Screen Shot 2015-09-25 at 18.05.37The result was a very tense mare rushing and fighting for her head, which, coupled with having no martingale (rookie error two, but last time out it worked!), didn’t go well, and two more came down, both the front bars of parallels which she tapped out behind. I rode the final line, triple bar to double, far too strongly, to make sure she didn’t try to add one before the triple bar, and although she went happily forward for the stride I saw and left them all up it definitely wasn’t the right thing to have done. I am not at all happy with the decisions I made in the heat of the moment. Disappointing.
The cross-country course was lovely and I felt confident although she wasn’t quite her normal self in the warm up… because of the dodgy SJ round, I reasoned. Because she got a bit of a shock at the first xc fence last time out (when I had her too quiet out of the Start Box), I made sure we started positively and I rode for a good forward shot to the first, which she took on well… but again, in retrospect I don’t think it was the right thing to have done, it rattled her a bit being ridden that strongly, she felt chased to the fence. A few fences later she accelerated downhill to the steeplechase fence with drop and turn on 3 strides to a skinny brush, and, having ignored my attempts to steady her all the way down the hill, she got a shock when she got there and saw the drop and next fence, and just about dropped her belly on the fence as she boggled on take off. But she carried on, and fortunately they were separately numbered so I was able to circle without penalty before the brush. The next few fences were okay, although she added a stride in the distance between the corner and skinny… again, unusual for her.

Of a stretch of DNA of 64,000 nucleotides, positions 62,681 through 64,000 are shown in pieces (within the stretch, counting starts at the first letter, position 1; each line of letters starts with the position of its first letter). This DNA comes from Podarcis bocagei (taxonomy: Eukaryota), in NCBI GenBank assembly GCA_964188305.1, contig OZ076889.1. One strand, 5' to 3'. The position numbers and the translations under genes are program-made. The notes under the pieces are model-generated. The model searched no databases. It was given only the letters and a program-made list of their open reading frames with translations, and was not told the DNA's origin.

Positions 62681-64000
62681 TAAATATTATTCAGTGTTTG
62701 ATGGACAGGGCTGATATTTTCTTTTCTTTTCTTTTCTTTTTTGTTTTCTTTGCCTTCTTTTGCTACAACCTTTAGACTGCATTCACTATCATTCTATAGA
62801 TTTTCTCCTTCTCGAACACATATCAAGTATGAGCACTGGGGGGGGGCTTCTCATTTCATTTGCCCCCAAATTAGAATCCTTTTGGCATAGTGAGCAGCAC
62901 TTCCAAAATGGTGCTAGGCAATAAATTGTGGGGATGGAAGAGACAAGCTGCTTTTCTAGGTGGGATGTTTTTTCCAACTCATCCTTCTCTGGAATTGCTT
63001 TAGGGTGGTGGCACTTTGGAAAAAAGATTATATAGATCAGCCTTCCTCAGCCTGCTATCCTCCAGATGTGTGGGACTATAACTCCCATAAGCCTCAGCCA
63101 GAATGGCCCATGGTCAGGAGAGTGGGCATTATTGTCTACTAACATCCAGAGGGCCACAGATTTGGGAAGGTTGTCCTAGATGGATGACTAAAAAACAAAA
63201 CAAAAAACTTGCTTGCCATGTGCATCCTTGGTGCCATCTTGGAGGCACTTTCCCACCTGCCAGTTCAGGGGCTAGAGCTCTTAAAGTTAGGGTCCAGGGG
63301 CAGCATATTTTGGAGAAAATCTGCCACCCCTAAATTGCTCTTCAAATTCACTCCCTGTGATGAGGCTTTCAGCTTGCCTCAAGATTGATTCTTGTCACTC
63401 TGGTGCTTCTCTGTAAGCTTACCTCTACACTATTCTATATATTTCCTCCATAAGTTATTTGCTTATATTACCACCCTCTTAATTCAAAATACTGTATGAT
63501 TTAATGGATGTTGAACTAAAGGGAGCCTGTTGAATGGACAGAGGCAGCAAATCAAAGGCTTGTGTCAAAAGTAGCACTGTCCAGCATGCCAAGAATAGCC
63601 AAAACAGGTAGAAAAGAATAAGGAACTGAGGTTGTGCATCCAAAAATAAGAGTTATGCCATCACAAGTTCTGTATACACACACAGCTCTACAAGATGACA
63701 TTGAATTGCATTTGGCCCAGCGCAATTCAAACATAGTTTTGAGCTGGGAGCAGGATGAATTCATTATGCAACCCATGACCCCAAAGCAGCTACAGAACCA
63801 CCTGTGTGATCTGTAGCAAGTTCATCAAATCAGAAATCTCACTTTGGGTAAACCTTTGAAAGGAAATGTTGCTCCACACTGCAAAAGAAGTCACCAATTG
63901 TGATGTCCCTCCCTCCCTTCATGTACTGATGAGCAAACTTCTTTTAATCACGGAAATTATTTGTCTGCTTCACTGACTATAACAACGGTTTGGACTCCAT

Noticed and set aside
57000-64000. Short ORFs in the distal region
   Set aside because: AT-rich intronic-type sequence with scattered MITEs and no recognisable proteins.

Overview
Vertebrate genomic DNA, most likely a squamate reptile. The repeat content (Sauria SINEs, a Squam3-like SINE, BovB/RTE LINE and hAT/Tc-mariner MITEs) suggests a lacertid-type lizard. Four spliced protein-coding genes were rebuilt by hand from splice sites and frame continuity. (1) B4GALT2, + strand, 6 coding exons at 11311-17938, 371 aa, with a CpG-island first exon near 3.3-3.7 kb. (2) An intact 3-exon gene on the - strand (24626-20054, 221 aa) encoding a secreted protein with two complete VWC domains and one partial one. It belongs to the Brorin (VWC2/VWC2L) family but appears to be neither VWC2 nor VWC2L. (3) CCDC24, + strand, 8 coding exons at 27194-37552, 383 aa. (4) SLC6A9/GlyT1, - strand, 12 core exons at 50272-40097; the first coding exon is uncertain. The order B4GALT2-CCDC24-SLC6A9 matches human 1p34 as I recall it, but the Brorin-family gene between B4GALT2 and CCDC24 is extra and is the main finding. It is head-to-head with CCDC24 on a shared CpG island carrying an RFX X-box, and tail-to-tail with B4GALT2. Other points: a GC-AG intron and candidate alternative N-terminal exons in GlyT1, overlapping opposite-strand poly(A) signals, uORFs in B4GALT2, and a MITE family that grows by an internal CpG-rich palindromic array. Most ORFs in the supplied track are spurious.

The step up to skinny palisade and then run down to skinnyish brush was also not done in copybook style, because she ignored my attempt to set her up and accelerated past my distance, but stayed straight and managed to jump it all fine, good girl. (I can only apologise to the FJ and spectators for saying “SHIT” rather loudly as the mare did whatever she did up the step but somehow stayed on her feet.)
Through the water she accelerated again (got to love these Trakehners and the “If in doubt, Charge The Guns” mentality which has been bred into them for generations!) but made a good job of jumping the fish in the water (definitely the biggest thing she’s jumped in water… I would have liked to have gotten to it a lot steadier though) even though the still from the stride before looks horrendous!